Europe is a rock band hailing from Sweden and famous for their 1986 hit, “The Final Countdown”. Recently, they were featured in a Geico car insurance commercial in which they performed the song. Last year, they released a new album called ‘War of Kings’. I spoke with Joey Tempest about musical influences, the Geico commercial, their most recent tour and album, and of course, that famous thirty-year-old hit song.
What inspired the creation of the band and its name?
After playing in different local bands, me and the guitarist, John Norum, formed a band we called Force. We practiced a hell of a lot and were dreaming hard of becoming a touring band. When it started to get a bit more serious we changed our name to Europe. We listened a lot to Deep Purple in those days and our name came from one of their live albums, “Made in Europe”.
What were your early influences in music?
Led Zeppelin, Deep Purple, Thin Lizzy, and UFO.
Being that “The Final Countdown” is your best-known work, what sparked the creation of the song and how does it feel for the song to continue to be successful nearly thirty years after its release?
We were a guitar band, but as a songwriter, I experienced a bit with keyboards and came up with the main theme for The Final Countdown when I was still a teenager. We recorded it some years later for our third album. Lyrically, it was inspired by the first single I ever bought, “Space Oddity” by David Bowie, and the feel and sort of galloping tempo, I guess, came from listening to British rock bands that often used this kind of feel in those days.
How did the commercial for Geico insurance come about?
They approached us quite a while ago and after seeing a similar commercial by Iggy Pop here in the U.K., where I live, we thought we give it a go. We didn’t want to take ourselves too seriously and liked their initial idea of a script. However, we said if we were to do this, we wanted to use a new version of the song and that we were in control of our appearance. Since we’ve been back for eleven years and recorded five new albums, it was just a matter of rolling into the film studio straight from the tour and cutting the thing in a few hours. We had checked out other GEICO commercials and thought they used great directors together with scripts that had a good sense of humour.
2015 saw the release of a new album for you. What were your influences in making ‘War of Kings’?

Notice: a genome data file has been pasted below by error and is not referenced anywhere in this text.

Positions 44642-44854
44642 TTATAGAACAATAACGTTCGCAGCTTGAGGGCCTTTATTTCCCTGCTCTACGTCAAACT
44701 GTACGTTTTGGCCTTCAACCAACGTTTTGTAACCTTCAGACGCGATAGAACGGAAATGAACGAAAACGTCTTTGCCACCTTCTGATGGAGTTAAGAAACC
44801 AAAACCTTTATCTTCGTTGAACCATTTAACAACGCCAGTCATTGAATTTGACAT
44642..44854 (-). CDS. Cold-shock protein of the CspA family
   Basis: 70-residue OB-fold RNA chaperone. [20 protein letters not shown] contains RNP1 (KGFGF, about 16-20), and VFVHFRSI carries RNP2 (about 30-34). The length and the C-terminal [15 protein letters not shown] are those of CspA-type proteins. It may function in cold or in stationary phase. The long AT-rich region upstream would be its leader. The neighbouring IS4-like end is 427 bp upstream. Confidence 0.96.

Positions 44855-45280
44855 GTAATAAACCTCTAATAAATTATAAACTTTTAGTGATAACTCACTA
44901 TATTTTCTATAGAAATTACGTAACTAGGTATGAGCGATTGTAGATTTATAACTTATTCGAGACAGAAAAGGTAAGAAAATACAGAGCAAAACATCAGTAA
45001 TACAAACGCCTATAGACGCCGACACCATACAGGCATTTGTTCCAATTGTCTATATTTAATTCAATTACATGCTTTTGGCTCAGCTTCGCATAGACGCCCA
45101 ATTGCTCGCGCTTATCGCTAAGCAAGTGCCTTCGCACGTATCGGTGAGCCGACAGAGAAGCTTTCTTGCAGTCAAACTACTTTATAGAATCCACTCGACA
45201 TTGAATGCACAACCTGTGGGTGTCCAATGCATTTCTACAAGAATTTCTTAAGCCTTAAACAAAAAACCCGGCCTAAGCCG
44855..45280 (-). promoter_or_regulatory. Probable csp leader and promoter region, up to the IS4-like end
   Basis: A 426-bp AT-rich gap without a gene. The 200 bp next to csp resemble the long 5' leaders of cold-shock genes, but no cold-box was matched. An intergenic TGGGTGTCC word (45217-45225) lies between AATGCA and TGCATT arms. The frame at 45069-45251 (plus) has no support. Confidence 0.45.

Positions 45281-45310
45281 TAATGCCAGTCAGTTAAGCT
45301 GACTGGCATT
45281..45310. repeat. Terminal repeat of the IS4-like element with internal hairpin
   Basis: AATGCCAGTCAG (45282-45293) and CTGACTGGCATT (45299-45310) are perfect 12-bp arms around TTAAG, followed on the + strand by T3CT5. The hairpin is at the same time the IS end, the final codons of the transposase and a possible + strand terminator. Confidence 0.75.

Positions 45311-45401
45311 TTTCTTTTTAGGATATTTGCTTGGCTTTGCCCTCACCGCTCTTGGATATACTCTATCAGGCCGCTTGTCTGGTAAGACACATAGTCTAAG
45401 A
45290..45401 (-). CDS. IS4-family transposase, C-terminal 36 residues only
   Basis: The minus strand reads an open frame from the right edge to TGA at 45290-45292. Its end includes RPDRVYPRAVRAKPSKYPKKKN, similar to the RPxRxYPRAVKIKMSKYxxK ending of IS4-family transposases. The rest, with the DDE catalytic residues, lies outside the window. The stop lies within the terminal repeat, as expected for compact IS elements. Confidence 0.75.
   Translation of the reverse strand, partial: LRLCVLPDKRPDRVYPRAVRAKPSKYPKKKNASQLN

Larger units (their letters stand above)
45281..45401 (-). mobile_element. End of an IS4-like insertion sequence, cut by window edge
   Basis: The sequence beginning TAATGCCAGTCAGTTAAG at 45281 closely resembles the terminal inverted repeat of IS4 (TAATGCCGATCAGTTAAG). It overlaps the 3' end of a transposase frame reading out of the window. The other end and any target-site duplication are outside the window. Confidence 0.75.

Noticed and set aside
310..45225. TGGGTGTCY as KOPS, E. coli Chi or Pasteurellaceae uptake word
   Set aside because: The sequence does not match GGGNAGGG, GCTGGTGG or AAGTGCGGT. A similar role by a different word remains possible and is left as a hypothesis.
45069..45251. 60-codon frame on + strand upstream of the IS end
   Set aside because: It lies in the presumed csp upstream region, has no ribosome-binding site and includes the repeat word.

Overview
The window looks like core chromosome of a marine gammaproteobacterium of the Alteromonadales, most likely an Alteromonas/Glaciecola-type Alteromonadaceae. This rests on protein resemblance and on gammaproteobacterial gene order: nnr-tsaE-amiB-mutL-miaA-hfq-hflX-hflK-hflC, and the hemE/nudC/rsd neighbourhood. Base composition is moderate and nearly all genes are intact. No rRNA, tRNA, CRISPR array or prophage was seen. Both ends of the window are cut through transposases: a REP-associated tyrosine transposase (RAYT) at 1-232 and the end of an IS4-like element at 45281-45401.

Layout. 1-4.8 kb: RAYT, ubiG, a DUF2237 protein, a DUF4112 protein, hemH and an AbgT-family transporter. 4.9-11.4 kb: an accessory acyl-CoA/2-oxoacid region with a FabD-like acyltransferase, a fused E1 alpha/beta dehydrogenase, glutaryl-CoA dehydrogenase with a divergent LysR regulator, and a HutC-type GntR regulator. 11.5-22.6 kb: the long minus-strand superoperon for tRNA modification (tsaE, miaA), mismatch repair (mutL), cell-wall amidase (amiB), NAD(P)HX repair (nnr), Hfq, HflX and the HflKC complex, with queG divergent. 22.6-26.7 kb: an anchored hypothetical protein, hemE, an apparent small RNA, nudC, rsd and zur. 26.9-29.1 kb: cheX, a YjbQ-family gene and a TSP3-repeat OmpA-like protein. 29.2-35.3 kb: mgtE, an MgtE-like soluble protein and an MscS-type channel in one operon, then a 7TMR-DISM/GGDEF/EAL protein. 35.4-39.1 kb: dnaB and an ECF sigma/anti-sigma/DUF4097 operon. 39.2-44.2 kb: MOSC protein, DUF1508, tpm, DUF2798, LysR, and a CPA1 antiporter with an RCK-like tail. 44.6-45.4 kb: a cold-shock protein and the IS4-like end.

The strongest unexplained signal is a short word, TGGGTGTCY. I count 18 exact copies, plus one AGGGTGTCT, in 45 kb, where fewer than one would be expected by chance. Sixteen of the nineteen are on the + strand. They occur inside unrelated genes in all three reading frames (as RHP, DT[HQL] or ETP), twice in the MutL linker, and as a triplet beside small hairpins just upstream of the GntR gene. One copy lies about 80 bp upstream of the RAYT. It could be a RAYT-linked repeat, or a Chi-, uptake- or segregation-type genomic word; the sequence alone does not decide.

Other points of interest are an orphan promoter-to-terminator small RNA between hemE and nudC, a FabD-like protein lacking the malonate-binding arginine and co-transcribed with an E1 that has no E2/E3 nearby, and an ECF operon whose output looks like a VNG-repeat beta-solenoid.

It’s just an ongoing process and adventure for us. ‘War Of Kings’ is the fifth record since we got together again in 2004. Together with producer Dave Cobb (Rival Sons), we wanted to just do an honest record with a nice vibe. It turned out sounding a bit like those warm classic hard rock records we grew up with, and it’s fast becoming one of our favourite Europe albums.
It seems that you spent most of 2015 on tour. What were some memorable shows/experiences while on tour?
Well, 2015 was a great year for us. We went around the world with our new record and played loads of great gigs. We received a “Classic Rock” award in London and a “People’s Choice” award in our native Sweden. One of those years that we will stick in our memories for sure.
Do you think there is a difference in popularity for the band between the United States and other parts of the world?
Over the last eleven years we have worked quite a lot over here in the U.K, Scandinavia, and Europe, and we have managed to establish the “new” Europe with our latest five albums. We have just recently started going back to the US and now with an American based management. We have a lot of work to do but we are very excited to reacquaint ourselves with American rock fans and media over the next coming years.
What is your favorite Rock/Metal album of all time?
Too many great ones to chose from, but the “rock bible” for us as young musicians and band members must have been “Live In Japan” with Deep Purple. To us, it’s the essence of great rock’n’roll and musicianship. For our generation that album was the beginning of everything!
Tengger Cavalry is a Mongolian Folk Metal band originally from China. Currently based in New York City, vocalist/guitarist Nature spoke to me about the band’s origins, the types of traditional Mongolian instruments used, and Tengger Cavalry’s future pursuits.
How did the band originate and who/what were your inspirations?